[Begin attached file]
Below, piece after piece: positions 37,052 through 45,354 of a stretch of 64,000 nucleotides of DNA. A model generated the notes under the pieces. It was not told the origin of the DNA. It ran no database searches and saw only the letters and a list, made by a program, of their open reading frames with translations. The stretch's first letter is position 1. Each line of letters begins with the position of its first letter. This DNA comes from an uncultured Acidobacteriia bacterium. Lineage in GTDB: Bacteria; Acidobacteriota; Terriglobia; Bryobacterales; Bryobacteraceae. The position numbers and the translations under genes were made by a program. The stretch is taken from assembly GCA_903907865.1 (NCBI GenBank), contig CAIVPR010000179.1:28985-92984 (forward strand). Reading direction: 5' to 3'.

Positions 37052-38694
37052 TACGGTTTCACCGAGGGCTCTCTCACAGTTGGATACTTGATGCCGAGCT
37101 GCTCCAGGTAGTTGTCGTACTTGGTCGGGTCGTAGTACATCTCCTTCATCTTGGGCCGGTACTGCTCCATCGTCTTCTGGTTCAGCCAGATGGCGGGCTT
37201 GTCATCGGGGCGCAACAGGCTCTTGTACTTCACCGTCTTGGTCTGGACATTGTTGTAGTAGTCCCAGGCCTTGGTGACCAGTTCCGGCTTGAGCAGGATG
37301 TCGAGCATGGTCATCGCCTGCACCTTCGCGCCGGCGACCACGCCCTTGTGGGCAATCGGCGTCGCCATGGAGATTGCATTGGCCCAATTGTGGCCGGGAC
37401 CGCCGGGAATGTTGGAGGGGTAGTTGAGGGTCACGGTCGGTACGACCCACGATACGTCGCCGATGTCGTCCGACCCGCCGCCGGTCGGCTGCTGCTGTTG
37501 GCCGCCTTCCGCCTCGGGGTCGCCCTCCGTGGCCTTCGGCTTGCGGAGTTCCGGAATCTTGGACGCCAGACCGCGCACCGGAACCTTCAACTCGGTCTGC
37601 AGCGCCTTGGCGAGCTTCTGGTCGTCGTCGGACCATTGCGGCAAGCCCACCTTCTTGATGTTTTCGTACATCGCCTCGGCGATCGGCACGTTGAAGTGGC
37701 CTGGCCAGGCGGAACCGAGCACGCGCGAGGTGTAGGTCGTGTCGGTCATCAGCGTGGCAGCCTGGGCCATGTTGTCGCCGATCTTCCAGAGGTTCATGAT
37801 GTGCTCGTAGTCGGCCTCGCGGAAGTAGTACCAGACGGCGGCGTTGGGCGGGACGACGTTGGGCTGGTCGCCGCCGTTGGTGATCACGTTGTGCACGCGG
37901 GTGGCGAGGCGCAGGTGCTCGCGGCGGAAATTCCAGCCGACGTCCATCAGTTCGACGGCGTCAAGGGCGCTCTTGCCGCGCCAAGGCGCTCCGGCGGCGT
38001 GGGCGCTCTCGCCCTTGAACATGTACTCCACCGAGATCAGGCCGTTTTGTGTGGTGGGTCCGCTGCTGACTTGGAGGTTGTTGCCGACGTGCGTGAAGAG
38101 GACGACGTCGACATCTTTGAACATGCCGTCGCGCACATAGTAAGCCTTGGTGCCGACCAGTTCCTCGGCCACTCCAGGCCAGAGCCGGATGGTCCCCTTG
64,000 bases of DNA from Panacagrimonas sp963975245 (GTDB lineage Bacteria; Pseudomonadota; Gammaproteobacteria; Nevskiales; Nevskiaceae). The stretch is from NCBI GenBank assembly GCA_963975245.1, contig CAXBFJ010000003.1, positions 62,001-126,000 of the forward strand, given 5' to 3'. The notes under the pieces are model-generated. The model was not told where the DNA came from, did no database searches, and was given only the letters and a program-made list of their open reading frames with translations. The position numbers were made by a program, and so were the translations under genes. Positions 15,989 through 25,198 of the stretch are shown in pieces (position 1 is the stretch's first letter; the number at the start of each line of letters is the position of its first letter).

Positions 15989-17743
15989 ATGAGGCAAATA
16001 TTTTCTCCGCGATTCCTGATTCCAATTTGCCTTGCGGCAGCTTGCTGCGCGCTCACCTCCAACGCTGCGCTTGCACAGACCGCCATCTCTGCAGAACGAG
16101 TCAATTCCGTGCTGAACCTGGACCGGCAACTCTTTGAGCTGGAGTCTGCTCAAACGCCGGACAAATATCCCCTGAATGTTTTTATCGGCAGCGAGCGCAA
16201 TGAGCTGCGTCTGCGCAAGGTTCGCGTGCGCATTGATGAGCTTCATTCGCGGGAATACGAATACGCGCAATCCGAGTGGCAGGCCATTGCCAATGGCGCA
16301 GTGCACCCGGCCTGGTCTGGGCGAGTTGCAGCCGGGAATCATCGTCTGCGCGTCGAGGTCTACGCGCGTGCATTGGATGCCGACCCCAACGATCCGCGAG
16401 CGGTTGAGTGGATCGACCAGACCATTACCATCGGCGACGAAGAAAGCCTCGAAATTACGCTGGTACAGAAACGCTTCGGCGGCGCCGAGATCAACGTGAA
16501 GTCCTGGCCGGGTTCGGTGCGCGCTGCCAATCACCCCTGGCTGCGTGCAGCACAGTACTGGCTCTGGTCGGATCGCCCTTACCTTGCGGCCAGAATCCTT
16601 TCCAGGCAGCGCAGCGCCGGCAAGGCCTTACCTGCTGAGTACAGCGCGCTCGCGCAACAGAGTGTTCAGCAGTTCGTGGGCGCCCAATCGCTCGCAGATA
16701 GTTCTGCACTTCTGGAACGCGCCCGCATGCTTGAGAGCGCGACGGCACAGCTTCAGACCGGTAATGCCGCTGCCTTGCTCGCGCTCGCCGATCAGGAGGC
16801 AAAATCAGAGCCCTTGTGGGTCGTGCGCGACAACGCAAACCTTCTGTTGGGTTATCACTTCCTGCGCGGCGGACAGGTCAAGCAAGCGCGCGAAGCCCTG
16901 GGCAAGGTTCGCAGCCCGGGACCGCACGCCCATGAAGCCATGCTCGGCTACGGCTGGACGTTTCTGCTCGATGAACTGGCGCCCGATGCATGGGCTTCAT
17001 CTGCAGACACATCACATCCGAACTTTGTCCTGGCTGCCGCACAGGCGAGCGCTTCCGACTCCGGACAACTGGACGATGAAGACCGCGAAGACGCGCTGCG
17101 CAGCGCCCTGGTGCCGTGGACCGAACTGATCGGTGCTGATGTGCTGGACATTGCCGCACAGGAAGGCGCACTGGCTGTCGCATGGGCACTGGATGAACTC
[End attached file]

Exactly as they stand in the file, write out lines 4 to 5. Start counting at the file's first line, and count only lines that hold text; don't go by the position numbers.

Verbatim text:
37101 GCTCCAGGTAGTTGTCGTACTTGGTCGGGTCGTAGTACATCTCCTTCATCTTGGGCCGGTACTGCTCCATCGTCTTCTGGTTCAGCCAGATGGCGGGCTT
37201 GTCATCGGGGCGCAACAGGCTCTTGTACTTCACCGTCTTGGTCTGGACATTGTTGTAGTAGTCCCAGGCCTTGGTGACCAGTTCCGGCTTGAGCAGGATG